A Week On The Wrist: The Omega Seamaster Railmaster
A new collection nods to the past while utilizing all of the brand’s latest technology.
The last few years have been particularly interesting ones in the watch world. As watchmakers new and old work to find ways to appeal to a new generation of customers with different wants, needs, and behaviors than the previous generation, they have tried a number of strategies. There are those who think straight vintage re-issues are the way to snag that fledgling collector who might be comparison shopping against a vintage Sub; there are those who think going high-tech will convince someone that mechanical watches can still go toe-to-toe with smartwatches as a solution for the future; and there are those who decide taking the best of both of those approaches to create products that feel both grounded and contemporary.
Omega is, at times, all three of these watchmakers. There are watches like those in the Trilogy collection that are literary part for part recreations of pieces from the archive at one end of the spectrum and watches like the cutting-edge Speedmaster X-33 at the other. But, sitting right in the center, is the new Seamaster Railmaster. No watch better exemplifies this third way of watchmaking, which at once nods to the past while also creating something new that could never have been imagined half a century ago. This watch draws on a collector favorite from the 1950s, but you don’t need to know a single thing about Omega’s history to get everything out of the Seamaster Railmaster. It is that all important thing – just a really great watch.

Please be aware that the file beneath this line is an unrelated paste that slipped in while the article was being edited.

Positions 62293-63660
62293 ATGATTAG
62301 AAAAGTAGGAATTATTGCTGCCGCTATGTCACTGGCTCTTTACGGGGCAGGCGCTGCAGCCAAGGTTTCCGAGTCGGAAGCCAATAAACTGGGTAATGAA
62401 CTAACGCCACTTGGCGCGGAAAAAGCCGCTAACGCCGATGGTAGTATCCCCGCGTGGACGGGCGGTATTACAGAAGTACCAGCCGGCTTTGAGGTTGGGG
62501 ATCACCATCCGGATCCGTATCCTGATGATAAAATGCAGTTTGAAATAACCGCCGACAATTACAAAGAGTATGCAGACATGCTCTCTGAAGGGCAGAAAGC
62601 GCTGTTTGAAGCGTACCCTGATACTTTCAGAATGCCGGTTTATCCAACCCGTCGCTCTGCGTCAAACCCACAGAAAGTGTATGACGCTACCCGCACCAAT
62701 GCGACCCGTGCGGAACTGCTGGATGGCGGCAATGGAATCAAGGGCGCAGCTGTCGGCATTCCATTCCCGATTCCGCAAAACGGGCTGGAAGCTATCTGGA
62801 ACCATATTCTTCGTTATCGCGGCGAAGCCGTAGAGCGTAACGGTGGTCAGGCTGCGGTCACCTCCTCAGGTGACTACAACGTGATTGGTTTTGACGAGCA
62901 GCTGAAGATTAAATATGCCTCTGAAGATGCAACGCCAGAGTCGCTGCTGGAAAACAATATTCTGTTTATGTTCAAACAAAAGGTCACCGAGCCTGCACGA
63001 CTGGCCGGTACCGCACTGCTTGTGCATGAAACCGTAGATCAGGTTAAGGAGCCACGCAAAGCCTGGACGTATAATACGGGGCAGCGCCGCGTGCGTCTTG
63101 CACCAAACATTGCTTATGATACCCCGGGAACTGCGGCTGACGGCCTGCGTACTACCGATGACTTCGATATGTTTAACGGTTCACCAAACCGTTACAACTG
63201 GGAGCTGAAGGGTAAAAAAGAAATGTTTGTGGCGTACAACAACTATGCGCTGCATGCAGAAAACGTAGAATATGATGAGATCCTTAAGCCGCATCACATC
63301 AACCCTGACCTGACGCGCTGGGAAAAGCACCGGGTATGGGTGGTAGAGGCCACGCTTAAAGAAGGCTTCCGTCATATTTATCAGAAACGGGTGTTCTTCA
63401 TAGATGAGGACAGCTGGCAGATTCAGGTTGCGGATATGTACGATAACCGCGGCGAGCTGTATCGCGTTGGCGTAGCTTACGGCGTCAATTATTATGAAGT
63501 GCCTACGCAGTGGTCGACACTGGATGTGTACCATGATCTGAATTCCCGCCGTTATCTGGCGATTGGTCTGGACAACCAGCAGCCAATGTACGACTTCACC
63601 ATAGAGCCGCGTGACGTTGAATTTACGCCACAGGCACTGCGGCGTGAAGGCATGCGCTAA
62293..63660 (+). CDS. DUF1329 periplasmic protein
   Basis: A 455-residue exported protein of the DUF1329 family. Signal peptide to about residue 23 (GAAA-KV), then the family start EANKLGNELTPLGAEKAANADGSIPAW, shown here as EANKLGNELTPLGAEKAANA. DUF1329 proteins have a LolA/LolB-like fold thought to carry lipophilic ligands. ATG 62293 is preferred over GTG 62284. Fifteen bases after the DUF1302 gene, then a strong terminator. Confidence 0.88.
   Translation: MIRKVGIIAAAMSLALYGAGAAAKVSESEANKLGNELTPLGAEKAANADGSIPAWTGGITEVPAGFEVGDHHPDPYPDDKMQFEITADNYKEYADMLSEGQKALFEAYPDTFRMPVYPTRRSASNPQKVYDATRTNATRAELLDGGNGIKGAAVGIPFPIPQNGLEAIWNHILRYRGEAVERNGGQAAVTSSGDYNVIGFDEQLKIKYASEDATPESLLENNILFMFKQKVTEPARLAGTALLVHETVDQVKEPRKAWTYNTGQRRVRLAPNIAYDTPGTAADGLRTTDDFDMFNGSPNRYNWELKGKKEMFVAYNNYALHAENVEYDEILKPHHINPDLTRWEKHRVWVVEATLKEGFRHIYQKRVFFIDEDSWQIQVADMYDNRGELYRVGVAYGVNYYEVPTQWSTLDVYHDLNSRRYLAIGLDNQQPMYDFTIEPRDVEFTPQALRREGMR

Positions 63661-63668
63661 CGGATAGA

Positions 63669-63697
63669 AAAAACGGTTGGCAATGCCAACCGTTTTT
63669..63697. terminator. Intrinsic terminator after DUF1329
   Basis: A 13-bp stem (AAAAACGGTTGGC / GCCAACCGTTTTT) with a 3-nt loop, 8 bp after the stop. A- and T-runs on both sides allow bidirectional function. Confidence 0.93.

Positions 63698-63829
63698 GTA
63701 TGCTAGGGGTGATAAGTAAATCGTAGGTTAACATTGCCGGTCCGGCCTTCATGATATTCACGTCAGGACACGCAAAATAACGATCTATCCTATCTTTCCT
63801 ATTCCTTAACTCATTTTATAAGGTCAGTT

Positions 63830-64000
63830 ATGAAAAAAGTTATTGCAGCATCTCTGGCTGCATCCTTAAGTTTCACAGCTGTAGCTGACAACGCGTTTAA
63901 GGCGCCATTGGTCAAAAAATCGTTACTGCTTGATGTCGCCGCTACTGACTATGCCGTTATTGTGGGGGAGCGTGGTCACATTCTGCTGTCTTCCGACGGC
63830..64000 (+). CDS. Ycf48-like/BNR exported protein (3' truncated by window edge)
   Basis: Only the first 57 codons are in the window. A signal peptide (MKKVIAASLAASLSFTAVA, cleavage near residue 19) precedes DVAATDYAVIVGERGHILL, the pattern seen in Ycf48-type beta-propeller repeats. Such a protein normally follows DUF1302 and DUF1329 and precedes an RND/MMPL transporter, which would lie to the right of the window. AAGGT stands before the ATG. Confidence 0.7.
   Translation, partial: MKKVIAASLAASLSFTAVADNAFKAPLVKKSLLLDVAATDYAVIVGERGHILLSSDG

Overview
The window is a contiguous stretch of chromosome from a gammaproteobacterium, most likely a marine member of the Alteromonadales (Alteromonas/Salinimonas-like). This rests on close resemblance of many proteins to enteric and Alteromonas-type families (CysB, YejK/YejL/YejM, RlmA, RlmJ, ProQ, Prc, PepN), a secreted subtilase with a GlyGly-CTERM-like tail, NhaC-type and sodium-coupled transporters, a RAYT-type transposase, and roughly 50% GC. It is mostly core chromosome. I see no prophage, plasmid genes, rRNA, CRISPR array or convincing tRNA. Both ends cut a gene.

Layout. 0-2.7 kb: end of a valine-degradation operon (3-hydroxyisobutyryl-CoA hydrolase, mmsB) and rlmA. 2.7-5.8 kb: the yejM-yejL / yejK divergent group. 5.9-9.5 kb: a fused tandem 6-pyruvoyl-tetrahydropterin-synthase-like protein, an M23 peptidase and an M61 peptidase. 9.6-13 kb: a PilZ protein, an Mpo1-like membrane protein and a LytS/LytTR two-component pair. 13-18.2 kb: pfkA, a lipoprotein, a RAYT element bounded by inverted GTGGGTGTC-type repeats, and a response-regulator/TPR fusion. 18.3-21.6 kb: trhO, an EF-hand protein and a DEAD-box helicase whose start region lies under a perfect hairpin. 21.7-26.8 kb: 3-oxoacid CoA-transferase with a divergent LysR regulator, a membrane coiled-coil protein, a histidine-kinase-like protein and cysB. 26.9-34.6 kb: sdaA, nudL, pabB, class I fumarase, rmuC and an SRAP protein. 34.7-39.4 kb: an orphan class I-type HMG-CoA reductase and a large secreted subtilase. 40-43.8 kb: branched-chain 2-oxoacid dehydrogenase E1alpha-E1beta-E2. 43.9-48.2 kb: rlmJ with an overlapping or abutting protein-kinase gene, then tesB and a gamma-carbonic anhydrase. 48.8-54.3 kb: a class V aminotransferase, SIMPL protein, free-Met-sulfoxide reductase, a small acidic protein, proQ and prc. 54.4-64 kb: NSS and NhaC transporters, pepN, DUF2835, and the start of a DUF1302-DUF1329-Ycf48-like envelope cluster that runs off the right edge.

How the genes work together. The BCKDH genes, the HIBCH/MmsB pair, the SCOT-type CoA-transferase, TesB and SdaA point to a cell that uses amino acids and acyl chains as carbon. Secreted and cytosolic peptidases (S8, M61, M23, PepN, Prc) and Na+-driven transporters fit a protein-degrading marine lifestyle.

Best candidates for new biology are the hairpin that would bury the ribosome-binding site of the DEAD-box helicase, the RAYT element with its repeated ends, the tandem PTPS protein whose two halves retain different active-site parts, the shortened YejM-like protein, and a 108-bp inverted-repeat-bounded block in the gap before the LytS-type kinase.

Sixty Years Of The Railmaster
In 1957, Omega released the very first Railmaster, the reference CK2914. We all think of dive watches and hearty chronographs as tool watches, but the Railmaster was a tool watch of a different sort: It was a watch for scientists that could stand up to the magnetic fields encountered in the laboratory. As you likely know, magnetism can wreak havoc on a mechanical watch, distorting the balance spring and impacting its ability to maintain a stable frequency, and thus keep accurate time. The CK2914 used a soft iron inner case as a Faraday Cage and a thicker dial to shield the movement from outside magnetic fields of strengths up to 1,000 Gauss.
Omega wasn’t the only watch manufacturer creating this kind of watch. Rolex famously has the Milgauss, which takes its name directly from the 1,000-Gauss resistance (mille being French for 1,000) and was developed in partnership with the Swiss laboratory CERN. The watch was produced from 1956 until 1988 (with there being two major generations in that time frame, the 6543/6541 and the 1019), before it was again revived in 2007. Likewise, IWC has the Ingenieur, which actually came before either the Milgauss or the Railmaster, debuting in 1954. By that time, IWC already had a history of producing anti-magnetic watches for pilots, so the Ingenieur seemed a logical next step. Two decades later, it would get an overhaul by Gerald Genta in the form of the Ingenieur SL and today the brand has kept the line alive as a collection of racing-inspired watches, though that’s a story for another time.